As the sun goes down enjoy a bonfire on the beach. But don’t stay up too late because you are going to want to take advantage of the beautiful sunrise. It is also a great time of day to watch the ponies playing the ocean as you sip your morning coffee.
Want something quieter and less crowded. Check out the Bay Side. It is perfect for children. The water is calm, swimmable and shallow. You can also try your hand at some kayaking, clamming and even crabbing on the bayside.
Recommended by Taima of Poor in a Private Plane
Montauk, New York
When people think of the best beaches they tend to think of fluffy, white sand, palm trees for miles and crystal clear water – descriptions not typically associated with the Northeast part of the United States, especially not the Tri-State area. But this is where you would be surprised. New York’s Long Island, more specifically the town of Montauk, is where you can find the ultimate beach getaway within hours of Manhattan.
If you live in New York City, or are just visiting, and don’t have a car, getting to Montauk is surprisingly a breeze, all thanks to the Hampton Jitney. There are 4 stops throughout the city where you can catch the Jitney, as well as 4 stops within Brooklyn, so you can be sure wherever you are coming from you’ll be able to make it to the bus. From there it’s just over a 3-hour ride (which will be between $33-38 one way) out to Montauk.
The thing that makes Montauk so special is the fact that it is out on Long Island near the Hamptons, but you don’t have to deal with the stereotypical Hamptons “fussiness” where wealth tends to be on full display. Montauk is the “California cool” beach of Long Island. There is surfing, hotels in the form of beach houses, white sand, beautiful sunsets, BBQs and fire pits, and a multitude of great places to eat. The thing that really makes Montauk stand out against the LI crowd is the fact that it is literally the last point on the island, so you can’t go any farther. You feel isolated even though there are people around, and if you go during the off-season you can have the town almost to yourself.
If you want to have a more unique experience while visiting, Deep Hollow Ranch (the US’s oldest working ranch) offers horseback tours on the beach, Manhattan Biergarten staple Zum Schneider also has an outpost here, Ditch Plains Beach offers a prime spot for watching surfers or exploring along the walking trails (parking permit required!), and Montauk Point State Park (the farthest you can go on Long Island before you feel like you’ll fall off the edge of the world) features New York State’s oldest lighthouse, and the best waterfront views to see where the Atlantic Ocean meets the Block Island Sound.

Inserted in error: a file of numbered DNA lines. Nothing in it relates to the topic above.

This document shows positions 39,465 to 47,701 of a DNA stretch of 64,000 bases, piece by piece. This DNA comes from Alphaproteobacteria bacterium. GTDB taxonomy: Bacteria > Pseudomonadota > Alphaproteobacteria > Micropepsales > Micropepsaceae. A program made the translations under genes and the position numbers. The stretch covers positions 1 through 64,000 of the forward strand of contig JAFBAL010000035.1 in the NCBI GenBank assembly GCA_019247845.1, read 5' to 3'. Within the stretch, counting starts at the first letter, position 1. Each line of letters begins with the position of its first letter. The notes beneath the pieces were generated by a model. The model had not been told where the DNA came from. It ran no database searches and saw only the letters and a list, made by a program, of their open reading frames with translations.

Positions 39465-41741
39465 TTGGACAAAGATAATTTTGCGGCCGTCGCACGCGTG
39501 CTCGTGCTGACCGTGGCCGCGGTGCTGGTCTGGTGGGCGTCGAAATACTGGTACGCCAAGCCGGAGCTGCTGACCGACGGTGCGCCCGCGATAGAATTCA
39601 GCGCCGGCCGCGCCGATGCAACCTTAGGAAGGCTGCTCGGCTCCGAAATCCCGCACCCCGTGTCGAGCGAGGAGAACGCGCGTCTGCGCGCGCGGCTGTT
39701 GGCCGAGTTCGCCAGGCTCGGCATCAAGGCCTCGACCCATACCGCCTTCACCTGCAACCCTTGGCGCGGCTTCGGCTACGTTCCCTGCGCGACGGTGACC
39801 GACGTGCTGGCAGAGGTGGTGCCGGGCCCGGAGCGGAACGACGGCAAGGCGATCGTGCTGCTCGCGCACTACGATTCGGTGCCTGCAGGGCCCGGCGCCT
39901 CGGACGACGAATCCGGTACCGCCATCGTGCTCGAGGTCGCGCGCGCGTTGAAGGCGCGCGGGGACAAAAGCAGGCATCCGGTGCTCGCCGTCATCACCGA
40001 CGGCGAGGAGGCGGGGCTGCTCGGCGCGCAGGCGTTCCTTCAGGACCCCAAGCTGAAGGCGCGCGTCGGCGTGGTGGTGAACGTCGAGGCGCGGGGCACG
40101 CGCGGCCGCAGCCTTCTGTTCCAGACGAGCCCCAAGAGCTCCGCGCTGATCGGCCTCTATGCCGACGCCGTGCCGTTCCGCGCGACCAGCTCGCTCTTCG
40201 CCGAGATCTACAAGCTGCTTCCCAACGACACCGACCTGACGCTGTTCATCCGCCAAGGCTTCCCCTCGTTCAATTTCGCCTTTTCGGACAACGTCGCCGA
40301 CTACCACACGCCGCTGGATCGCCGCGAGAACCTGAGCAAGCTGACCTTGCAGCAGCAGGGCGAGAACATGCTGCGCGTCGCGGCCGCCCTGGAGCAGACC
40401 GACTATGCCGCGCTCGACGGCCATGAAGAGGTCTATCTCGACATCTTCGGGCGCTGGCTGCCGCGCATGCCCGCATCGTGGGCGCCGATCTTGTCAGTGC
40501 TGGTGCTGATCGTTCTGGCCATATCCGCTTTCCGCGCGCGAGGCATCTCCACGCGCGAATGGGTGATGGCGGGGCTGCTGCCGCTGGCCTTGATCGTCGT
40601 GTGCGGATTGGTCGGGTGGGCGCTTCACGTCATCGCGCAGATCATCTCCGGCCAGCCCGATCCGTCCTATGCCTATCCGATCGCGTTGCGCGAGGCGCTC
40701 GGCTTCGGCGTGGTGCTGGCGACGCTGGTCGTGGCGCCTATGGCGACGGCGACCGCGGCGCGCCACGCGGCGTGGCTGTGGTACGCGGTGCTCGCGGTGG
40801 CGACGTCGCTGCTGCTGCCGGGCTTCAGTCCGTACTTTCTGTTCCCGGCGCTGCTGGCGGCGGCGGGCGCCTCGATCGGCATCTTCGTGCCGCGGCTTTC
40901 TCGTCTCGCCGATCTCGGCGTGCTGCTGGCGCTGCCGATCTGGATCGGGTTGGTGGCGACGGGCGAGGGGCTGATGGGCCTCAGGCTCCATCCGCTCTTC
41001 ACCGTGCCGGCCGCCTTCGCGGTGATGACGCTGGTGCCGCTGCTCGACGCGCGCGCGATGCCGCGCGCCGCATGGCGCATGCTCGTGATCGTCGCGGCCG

Recommended by Lindsey of Seven Day Weekender
Long Beach, Long Island, New York
Located on the South Shore of Nassau County on Long Island, New York, Long Beach is actually it’s own Island, itself! Long Beach is the Westernmost of the Long Island Barrier Islands, surrounded by Reynolds Channel to the East, West, and North with the Atlantic Ocean along the south of Long Beach. Long Beach is on it’s own line on the Long Island Rail Road which operates out of New York City’s Penn Station and is only about a 35-45 minute train ride from midtown Manhattan. Peak beach season runs from May until September, although the shoulder season is great time to catch a walk or bike-ride along the 2.2-mile boardwalk. The beach itself boasts over 3.2 miles of both public and private beaches. Long Beach, as many of the beaches on Long Island, isn’t particularly great for diving or snorkeling but surfers and swimmers alike can rejoice as it’s the perfect beach to catch a wave or get in a good swim. For those who aren’t too fond of the water, catch some rays on the soft sandy beaches that Long Beach boasts. After your day at the beach, head over to the West End of Long Beach to dine at one of the many restaurants or cool off with a drink at one of the dozen or so bars!
Recommended by Jacklyn of Get Lost with Jackie
Coast Guard Beach, Eastham, Massachusetts
Although the waters off the coast of Cape Cod are pretty chilly for most of the year – even in summer! – Coast Guard Beach is still worth a visit, even if it’s just for a scenic stroll through the marshes and dunes. Coast Guard Beach is part of the 40,000-acre Cape Cod National Seashore, operated by the National Park Service, and regularly makes many “top 10 beaches” lists. It’s easy to see why – called “the Great Beach” by Henry David Thoreau, it’s a wide, white sand beach with no buildings encroaching on it. There are bathrooms and outdoor showers on-site; however, but be sure to pack food and drinks, since there are no snack bars or restaurants.
Since the beach part of a protected area, it’s a great place for nature lovers – terns and endangered nesting plovers are frequent visitors in early spring to early summer, and you can often spot seals popping their heads out of the water. There’s access to hiking and cycling trails as well. Eastham is about a two-hour drive from Boston. From mid-June to Labor Day, there’s no parking on-site – you have to take a shuttle bus from a lot about a mile away.
Recommended by Brianne of A Traveling Life